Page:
From the NYT: “Like most patients, mine wanted to live as long as possible. So when I brought up the option of a small implantable defibrillator for his failing heart, he immediately said yes. The device would be inserted in his chest to monitor his heartbeat and apply an electrical shock if the rhythm turned into something dangerous. It was like the paddles in the emergency room, I told him, but it would always be inside him.
In truth I wasn’t sure if a defibrillator was really such a good idea. My patient was near the end of his life. He might live longer than a year, but certainly no more than five. Patients with heart failure mostly die in one of two ways: either from a sudden, “lights-out” arrhythmia that stops the heart, or from insidious pump failure, in which the heart increasingly fails to meet the metabolic demands of the body. The former, which the defibrillator would help prevent, is quick and relatively painless. The latter, which the defibrillator would make more likely, is protracted and physically agonizing.
When the time came, wouldn’t it be better for my patient to die suddenly than to struggle for breath as congestive heart failure filled his lungs with fluid?

Wednesday, May 2, 2018

Advance Directive's for Dementia

One of the greatest fears many have is progressive dementia. The common advance directives including the POLST form don't effectively address these fears. A few years ago, End of Life Washington developed a fairly complicated Alzheimer's Disease and Dementia Mental Health Advance Directive. Including the instructions, this 23 page document is a somewhat daunting legally drafted document.

More recently an attempt has been made to have a more simplified document. Dr. Barak Gastner from the University of Washington has published  an Advance Directive for DementiaThis simplified 6 page document with instructions breaks down care decisions for mild, moderate or severe dementia.

In a more aggressive attempt, the question of fluid and nutrition is being addressed in New York State. This directive allows individuals, in advance, to ask that fluid and nutrition be withheld in advanced stages of dementia. This ADVANCE DIRECTIVE FOR RECEIVING ORAL FOODS AND FLUIDS IN THE EVENT OF DEMENTIA will no doubt be challenged in court cases. The Washington Post notes that even in states with death with dignity laws, withholding fluid and nutrition in dementia is not addressed. End of Life Choices New York has a press release explaining the rationale and drafting of the document.

As far as I know, there have been no published outcome studies in the utilization of these directives. Like all directives they have limitations: Will they be found? Will they be honored? Will aid workers be willing to deal with withholding fluid and nutrition in advance stages of dementia? How will the legal concerns be dealt with?


Saturday, April 14, 2018

The most important step to insure your end of life choices are honored is to choose your health care advocate. Someone who is empathetic, strong, trustworthy and engaged. In the last few weeks of our lives, more than half of us will be unable to participate in the discussions about our care. So if you are going to complete just one document, it should be your durable power of attorney for heath care.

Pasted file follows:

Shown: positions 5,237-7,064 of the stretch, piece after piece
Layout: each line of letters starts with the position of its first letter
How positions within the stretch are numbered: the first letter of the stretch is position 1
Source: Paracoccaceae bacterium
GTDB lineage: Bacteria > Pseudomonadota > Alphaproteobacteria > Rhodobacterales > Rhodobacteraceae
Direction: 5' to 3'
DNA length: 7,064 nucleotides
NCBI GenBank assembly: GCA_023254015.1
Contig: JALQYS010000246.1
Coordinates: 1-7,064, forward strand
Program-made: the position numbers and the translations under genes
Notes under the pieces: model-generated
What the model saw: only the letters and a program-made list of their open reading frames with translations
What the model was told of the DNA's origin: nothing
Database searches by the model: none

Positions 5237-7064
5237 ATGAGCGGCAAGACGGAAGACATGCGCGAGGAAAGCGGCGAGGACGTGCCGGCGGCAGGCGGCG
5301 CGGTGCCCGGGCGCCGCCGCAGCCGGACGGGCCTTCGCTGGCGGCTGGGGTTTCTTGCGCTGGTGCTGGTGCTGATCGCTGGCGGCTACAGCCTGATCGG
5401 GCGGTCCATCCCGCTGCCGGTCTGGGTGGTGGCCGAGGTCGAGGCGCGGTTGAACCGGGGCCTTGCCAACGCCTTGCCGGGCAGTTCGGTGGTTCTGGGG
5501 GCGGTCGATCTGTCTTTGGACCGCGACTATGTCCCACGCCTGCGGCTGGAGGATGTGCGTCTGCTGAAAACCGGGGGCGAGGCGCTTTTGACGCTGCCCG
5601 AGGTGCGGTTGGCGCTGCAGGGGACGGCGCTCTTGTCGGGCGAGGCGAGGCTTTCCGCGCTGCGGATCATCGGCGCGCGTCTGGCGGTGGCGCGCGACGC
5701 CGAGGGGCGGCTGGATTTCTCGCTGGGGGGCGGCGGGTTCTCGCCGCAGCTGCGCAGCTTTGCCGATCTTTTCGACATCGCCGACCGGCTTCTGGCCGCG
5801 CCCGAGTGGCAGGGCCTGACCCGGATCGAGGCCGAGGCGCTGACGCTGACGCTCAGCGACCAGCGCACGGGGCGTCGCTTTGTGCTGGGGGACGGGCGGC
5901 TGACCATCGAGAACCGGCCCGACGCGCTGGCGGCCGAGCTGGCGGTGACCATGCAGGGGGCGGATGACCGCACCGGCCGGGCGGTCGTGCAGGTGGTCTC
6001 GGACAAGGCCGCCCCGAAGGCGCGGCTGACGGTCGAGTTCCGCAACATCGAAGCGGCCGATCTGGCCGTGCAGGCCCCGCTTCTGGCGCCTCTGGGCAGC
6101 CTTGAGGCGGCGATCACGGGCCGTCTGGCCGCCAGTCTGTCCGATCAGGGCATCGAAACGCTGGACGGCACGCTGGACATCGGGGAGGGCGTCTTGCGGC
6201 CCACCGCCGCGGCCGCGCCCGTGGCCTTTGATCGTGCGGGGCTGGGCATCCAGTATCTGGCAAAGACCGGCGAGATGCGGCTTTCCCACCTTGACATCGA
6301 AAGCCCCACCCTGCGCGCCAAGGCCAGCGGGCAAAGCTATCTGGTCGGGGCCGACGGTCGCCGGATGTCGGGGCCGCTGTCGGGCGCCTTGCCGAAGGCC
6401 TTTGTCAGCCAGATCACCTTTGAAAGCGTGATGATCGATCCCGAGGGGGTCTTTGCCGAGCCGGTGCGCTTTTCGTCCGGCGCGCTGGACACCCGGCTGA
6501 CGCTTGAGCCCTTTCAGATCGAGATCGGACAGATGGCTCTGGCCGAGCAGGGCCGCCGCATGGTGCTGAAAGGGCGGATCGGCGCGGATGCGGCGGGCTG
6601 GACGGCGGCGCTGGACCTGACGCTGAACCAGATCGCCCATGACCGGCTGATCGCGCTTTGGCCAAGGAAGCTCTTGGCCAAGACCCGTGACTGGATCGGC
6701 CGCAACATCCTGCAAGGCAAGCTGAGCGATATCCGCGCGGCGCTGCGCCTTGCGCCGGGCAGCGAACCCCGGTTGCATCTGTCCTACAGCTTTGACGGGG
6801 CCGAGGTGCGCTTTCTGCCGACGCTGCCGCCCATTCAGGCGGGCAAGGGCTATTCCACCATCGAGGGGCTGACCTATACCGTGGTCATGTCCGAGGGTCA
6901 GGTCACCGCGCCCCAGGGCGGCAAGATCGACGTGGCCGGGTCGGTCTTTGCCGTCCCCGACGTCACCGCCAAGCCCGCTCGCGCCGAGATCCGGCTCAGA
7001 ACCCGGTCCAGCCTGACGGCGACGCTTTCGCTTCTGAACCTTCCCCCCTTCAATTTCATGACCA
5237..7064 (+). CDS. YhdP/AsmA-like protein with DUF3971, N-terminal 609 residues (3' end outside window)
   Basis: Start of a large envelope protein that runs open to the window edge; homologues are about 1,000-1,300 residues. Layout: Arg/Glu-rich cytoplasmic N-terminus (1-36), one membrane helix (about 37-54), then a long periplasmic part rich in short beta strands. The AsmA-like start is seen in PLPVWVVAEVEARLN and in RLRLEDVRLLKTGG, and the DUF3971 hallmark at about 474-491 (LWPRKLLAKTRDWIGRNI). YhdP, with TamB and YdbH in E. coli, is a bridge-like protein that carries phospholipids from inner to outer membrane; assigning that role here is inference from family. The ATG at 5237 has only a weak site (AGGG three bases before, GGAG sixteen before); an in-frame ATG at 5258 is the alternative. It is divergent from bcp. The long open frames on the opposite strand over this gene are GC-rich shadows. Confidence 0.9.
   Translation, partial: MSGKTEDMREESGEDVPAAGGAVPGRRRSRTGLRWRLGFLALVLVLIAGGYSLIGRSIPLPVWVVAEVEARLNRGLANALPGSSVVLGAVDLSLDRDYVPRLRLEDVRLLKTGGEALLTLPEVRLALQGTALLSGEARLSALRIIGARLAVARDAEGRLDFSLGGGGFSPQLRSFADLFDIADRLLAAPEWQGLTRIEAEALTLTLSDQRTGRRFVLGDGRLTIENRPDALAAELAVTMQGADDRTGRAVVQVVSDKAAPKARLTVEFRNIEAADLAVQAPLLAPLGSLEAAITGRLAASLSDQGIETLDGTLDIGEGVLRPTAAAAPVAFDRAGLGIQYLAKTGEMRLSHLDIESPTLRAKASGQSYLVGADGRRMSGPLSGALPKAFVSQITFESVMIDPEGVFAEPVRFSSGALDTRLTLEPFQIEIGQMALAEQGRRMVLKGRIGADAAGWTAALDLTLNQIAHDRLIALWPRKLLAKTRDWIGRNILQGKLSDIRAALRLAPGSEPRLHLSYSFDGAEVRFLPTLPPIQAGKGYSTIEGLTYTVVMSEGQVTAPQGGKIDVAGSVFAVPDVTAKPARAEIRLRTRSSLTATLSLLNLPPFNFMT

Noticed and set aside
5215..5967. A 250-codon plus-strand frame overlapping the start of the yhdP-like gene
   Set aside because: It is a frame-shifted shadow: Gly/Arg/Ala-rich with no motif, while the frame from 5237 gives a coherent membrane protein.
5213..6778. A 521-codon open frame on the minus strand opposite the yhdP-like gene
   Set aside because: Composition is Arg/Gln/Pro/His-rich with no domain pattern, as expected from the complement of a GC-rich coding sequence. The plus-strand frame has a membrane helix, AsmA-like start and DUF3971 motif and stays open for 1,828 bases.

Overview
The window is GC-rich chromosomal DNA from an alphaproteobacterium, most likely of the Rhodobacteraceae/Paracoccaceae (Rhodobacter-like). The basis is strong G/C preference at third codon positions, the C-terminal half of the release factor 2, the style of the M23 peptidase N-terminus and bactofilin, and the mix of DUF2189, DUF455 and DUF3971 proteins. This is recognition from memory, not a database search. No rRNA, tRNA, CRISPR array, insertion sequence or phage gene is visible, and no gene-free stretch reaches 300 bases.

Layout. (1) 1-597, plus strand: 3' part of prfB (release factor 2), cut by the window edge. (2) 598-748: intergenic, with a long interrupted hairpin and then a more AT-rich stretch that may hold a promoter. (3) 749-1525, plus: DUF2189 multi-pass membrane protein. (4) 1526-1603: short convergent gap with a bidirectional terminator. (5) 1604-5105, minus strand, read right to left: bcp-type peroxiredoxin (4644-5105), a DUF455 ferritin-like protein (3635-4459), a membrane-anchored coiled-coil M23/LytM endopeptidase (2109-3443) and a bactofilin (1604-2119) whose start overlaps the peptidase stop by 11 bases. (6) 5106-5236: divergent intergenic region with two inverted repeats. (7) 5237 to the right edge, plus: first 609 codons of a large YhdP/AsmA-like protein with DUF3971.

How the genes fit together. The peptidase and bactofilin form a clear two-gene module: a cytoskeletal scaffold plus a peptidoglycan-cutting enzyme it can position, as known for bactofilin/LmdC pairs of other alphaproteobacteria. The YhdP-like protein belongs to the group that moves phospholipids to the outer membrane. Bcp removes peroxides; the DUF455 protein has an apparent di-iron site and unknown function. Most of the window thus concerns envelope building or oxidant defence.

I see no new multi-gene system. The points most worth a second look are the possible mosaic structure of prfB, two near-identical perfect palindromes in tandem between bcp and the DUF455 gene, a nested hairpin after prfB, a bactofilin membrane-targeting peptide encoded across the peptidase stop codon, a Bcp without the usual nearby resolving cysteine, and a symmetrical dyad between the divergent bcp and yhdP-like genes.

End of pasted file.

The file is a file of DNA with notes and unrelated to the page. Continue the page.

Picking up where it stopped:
Monday, March 26, 2018

Healing Grief - some steps to consider

A kind woman has forwarded me some very useful web sites on the subject of grief. This complex and often confounding emotion can take over our lives - even when it is the loss of a pet. I hope you find these useful. What is it like to go through the process of dying? How can we deal with the depression? How about children, pets or drug overdoses?






Friday, September 1, 2017

Why are African-Americans not completing advance directives?

First a disclaimer. As a Caucasian, I have only personal anecdotal impressions from the African-American patients I have cared for. To me their approaches to end of life decisions were not uniform by any means, but there was clearly often more initial trust in their Pastor than in a white male doctor. Yet, once I gained trust I felt a real bond. I loved the caring and support that their community provided. I've been on a constant learning curve over time and still have much to learn about cross cultural medical care.

In the end-of-life planning sessions I've given over the years, most of the attendees are white with only a few minorities on occasion. The reasons are complex and historical.

African-American professionals are beginning to try to address the under-utilization of Hospice, Palliative Care and the POLST form. It should be no surprise that there is often distrust of the predominantly white medical establishment - the tragedy of the Tuskegee Syphilis experiment and segregated wards are in recent memory.

PBS has a useful video essay below discussing the problems and some attempts to improve trust and communication. We unfortunately still have echoes of racism and discrimination. Trust will only come over time with positive leadership echoing the values of Martin Luther King, Jr.






The funeral as we know it is becoming a relic — just in time for a death boom

By   Karen Heller April 15 Ed note: Funerals are changing in ways that will bring culture shock and a shake of the head of s...